Kushners’ Beachfront Strip Eligible for Trump’s Poor-Area Tax Perks
(Bloomberg Businessweek) -- Pier Village promotes itself as a “jewel on the New Jersey coast.” It features Victorian-inspired oceanfront apartments, a pool club, and expensive restaurants. At a shoreline property built by Extell Development Co. in partnership with Kushner Cos., 786-square-foot one-bedroom apartments are being marketed for as much as $2,765 a month. At an adjacent development site, Kushner Cos. is constructing a 72-room luxury hotel.
The area is also, officially, distressed. That’s because this section of Long Branch, N.J., has been deemed an “opportunity zone,” a classification created in President Trump’s 2017 tax law, meant to spur investment in poor communities. Real estate developers are eligible for generous perks that include deferring some taxes and avoiding them altogether on future capital gains from projects in these areas if they own them for more than a decade. Kushner Cos. is one of many developers buying into about 9,000 opportunity zones across the country.
Only property purchased since the law was enacted is eligible, meaning the apartment building and the planned hotel can’t directly benefit. But since the area received the designation in April, Kushner Cos., owned by the family of Trump’s son-in-law, Jared Kushner, has spent more than $13 million buying additional properties in the zone, putting the company in position to take advantage of the tax breaks on future projects in the expanding beachfront complex. Jared Kushner hasn’t had any role in Kushner Cos. since becoming a senior adviser to the president in January 2017, his representatives have repeatedly said. A spokeswoman for the company didn’t comment.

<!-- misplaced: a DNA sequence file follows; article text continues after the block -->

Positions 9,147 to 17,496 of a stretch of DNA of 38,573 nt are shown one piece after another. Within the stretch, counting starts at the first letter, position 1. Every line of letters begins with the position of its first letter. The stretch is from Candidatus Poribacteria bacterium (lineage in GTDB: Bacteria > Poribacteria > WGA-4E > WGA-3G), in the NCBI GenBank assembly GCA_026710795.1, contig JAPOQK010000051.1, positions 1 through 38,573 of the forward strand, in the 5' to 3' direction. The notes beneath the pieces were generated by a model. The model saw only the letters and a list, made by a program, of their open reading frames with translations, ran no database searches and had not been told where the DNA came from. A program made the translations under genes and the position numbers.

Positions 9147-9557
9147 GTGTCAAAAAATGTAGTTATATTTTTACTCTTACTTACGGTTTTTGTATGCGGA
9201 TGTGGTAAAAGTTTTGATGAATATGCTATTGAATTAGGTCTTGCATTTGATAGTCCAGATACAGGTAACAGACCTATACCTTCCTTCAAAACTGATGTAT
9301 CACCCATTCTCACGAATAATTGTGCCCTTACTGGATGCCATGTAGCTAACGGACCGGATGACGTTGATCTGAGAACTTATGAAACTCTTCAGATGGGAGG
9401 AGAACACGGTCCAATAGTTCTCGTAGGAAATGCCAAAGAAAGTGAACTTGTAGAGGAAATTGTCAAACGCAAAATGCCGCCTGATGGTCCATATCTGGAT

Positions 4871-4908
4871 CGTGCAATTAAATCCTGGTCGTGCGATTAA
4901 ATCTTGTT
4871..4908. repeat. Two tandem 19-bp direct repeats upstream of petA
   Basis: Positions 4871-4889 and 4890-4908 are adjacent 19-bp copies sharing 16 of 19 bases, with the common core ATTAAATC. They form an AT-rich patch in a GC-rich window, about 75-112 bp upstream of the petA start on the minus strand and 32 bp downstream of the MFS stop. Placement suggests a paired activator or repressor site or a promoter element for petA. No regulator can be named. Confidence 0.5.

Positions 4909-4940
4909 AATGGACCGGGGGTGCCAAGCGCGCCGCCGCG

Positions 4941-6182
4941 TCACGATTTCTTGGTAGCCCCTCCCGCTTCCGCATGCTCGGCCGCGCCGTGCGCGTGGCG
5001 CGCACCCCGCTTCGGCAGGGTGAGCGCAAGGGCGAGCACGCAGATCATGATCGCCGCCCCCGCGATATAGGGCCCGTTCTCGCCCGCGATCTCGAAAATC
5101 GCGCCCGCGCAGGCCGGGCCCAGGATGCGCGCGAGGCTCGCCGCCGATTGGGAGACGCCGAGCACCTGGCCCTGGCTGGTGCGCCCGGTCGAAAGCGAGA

Some opportunity zones are far less distressed than others. Designated areas in Queens, N.Y., have drawn investment from Amazon.com Inc. and Goldman Sachs Group Inc. Some have criticized the program for making tax breaks available to projects that would have happened anyway in neighborhoods that are already gentrifying.